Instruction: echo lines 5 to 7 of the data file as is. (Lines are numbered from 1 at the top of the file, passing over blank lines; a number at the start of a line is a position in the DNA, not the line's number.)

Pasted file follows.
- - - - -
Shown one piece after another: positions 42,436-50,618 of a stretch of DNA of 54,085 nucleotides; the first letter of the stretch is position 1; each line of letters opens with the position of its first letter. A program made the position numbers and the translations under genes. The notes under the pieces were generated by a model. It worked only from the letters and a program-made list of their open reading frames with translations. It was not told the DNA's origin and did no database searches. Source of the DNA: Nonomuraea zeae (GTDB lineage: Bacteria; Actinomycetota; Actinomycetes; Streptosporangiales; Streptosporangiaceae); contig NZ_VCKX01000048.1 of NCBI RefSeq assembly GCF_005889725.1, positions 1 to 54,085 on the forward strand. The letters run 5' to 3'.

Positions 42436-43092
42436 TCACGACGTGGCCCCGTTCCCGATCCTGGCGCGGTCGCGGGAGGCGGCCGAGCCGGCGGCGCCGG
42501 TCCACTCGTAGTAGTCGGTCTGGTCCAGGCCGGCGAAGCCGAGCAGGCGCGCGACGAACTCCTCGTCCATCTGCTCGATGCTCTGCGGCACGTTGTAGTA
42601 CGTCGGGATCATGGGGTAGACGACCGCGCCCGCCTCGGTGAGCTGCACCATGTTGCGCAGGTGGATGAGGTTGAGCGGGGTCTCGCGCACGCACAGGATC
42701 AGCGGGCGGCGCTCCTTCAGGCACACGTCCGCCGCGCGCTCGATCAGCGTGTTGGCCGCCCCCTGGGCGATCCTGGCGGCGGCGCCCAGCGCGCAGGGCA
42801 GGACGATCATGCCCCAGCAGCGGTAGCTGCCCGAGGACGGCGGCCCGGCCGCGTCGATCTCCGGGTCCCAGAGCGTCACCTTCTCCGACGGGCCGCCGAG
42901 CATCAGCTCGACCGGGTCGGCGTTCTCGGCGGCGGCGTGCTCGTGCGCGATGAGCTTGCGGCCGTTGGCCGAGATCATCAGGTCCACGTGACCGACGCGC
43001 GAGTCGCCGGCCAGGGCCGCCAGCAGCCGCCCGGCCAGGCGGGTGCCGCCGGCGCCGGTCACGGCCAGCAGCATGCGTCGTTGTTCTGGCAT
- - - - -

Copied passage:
42601 CGTCGGGATCATGGGGTAGACGACCGCGCCCGCCTCGGTGAGCTGCACCATGTTGCGCAGGTGGATGAGGTTGAGCGGGGTCTCGCGCACGCACAGGATC
42701 AGCGGGCGGCGCTCCTTCAGGCACACGTCCGCCGCGCGCTCGATCAGCGTGTTGGCCGCCCCCTGGGCGATCCTGGCGGCGGCGCCCAGCGCGCAGGGCA
42801 GGACGATCATGCCCCAGCAGCGGTAGCTGCCCGAGGACGGCGGCCCGGCCGCGTCGATCTCCGGGTCCCAGAGCGTCACCTTCTCCGACGGGCCGCCGAG